Beauty giant Coty is turning to AI to square demand for the convenience of online shopping with consumers’ need to ensure that they will like particular fragrances and beauty products before they buy them. For prestige fragrances, Coty launched an AI-powered Fragrance Finder on the website of major UK health and beauty retailer Boots. It uses a seven-stage questionnaire to recommend fragrance products. Coty’s chatbot offers a more conversational means of discussing fragrance preferences with consumers before they buy. The chatbot’s recommendations improve with each use, as the volume of data it aggregates grows.
In the mass market, Coty is helping shoppers choose color cosmetics with an online Try-On Tool. Users can see what various makeup products would look like on them and are given five different looks that they can click through before buying. A Virtual Makeup Artist is the next evolution of Coty’s online recommendations. It uses facial-scanning technology to make personalized recommendations.
Dhruv Kumar, Chief Technology Officer at beauty retailer Charlotte Tilbury, noted the ease with which beauty microbrands can now reach shoppers. Kumar said that just five years ago, smaller beauty brands faced major barriers to entry when selling online, as moving into e-commerce was expensive and time consuming. Now, APIs (applications) and other technologies make it “unbelievably easy” for brands in the $10–$15 million sales range to offer a compelling direct-to-consumer experience that rivals those of their biggest competitors, he said.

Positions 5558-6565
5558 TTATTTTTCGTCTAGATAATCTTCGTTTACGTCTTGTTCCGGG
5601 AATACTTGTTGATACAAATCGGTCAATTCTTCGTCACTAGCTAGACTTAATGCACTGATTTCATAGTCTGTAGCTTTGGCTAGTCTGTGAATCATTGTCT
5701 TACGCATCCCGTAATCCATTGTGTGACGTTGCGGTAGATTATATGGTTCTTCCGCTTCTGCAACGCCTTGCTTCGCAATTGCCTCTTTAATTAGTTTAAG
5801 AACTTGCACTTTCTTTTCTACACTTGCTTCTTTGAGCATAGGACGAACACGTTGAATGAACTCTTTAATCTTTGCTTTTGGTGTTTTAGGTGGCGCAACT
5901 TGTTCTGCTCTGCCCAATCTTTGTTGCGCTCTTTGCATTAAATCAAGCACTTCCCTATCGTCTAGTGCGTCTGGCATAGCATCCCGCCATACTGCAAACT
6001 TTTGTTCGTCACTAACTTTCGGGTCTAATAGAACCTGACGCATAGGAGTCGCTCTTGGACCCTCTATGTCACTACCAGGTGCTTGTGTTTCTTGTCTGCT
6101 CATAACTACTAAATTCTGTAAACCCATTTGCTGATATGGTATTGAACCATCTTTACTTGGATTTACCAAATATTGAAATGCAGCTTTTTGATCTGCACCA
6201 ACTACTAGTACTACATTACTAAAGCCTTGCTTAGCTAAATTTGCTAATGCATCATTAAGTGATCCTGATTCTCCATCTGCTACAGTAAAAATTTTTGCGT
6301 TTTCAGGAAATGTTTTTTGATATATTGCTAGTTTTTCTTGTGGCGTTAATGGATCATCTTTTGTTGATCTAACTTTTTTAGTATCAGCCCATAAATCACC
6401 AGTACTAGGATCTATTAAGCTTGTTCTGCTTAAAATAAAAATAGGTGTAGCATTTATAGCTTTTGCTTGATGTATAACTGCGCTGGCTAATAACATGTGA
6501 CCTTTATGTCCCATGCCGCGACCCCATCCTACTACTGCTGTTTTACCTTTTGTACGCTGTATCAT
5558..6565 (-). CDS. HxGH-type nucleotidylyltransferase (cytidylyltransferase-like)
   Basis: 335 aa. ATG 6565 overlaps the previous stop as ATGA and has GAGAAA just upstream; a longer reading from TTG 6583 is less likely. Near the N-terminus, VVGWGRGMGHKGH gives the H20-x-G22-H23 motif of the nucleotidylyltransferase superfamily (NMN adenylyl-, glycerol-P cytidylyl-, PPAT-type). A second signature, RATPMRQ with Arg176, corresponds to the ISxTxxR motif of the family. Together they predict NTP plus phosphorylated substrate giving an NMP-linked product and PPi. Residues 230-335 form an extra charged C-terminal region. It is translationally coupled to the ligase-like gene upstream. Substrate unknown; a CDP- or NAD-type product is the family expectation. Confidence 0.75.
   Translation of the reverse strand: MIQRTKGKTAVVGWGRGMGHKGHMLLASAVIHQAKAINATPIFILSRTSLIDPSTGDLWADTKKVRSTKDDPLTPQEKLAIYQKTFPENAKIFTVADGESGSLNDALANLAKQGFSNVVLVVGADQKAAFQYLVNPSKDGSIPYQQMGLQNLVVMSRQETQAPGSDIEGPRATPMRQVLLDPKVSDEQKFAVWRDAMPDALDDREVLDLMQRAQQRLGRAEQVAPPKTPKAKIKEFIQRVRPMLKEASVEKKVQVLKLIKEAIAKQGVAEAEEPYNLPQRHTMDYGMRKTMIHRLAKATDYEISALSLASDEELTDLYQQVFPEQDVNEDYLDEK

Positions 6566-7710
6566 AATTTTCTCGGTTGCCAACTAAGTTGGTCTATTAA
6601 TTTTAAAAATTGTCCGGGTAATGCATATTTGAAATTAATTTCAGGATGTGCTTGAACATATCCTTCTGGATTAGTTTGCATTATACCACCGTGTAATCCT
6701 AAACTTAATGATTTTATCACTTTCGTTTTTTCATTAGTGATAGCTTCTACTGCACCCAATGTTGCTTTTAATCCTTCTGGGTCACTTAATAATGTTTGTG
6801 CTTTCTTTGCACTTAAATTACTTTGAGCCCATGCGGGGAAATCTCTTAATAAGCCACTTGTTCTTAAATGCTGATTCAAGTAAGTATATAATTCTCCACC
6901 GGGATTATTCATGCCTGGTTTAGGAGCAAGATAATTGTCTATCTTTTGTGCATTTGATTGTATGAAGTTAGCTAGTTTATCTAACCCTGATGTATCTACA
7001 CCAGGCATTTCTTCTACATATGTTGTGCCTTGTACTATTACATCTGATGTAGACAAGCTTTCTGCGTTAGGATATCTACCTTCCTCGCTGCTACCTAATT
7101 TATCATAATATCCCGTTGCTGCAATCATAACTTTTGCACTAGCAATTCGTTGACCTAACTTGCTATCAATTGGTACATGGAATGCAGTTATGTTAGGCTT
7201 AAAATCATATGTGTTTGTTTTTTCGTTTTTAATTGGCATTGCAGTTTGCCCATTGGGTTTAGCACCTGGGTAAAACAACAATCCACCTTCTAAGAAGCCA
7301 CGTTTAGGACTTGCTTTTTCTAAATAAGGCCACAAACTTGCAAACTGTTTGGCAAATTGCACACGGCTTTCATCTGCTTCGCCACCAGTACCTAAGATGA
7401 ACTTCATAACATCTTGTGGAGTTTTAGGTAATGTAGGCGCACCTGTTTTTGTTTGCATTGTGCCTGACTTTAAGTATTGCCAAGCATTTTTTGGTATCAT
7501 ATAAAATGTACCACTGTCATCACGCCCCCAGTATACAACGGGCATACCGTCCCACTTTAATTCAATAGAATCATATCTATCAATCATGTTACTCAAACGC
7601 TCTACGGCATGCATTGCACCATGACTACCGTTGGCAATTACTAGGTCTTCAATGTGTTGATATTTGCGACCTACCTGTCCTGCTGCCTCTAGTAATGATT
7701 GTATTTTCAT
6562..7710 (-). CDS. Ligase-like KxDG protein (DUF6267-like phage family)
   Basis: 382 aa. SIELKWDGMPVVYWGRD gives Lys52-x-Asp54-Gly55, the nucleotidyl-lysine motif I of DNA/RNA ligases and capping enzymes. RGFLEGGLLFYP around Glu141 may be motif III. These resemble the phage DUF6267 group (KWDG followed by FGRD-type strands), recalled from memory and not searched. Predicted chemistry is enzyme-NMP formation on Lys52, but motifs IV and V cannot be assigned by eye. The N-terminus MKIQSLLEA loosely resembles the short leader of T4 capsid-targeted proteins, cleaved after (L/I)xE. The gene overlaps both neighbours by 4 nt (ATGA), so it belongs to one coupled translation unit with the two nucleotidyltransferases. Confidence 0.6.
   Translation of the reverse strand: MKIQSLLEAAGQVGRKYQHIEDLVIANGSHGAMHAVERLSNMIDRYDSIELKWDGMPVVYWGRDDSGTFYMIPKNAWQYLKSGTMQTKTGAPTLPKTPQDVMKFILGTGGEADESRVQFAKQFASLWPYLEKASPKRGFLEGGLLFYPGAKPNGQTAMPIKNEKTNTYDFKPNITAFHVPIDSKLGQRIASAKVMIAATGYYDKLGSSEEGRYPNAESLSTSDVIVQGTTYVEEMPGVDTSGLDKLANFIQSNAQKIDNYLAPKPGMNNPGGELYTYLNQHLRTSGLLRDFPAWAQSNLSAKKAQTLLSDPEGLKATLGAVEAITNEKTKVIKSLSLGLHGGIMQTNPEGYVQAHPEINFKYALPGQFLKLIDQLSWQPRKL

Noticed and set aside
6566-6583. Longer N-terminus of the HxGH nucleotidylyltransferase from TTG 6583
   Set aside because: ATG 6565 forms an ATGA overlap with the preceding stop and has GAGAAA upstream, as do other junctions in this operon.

In a separate panel discussion, Joël Palix, CEO of beauty retailer FeelUnique, pointed to a step-change in beauty e-commerce and argued that it will be the next major category to head online rapidly. Palix noted that beauty brands are becoming more willing to supply to Internet retailers and online shops offering richer content, including video. He also remarked that beauty retailing has been somewhat fragmented, which has hindered the development of beauty e-commerce.
The consensus from day one of the conference was that, in beauty, the barriers that have previously held back online sales are quickly being dismantled.
Slide from a Coty presentation depicting the challenges of selling beauty products online, which Coty is trying to solve
Source: Coty/Coresight Research
Supplier and Buyer Partnerships Are Key to Building a Successful Sourcing Strategy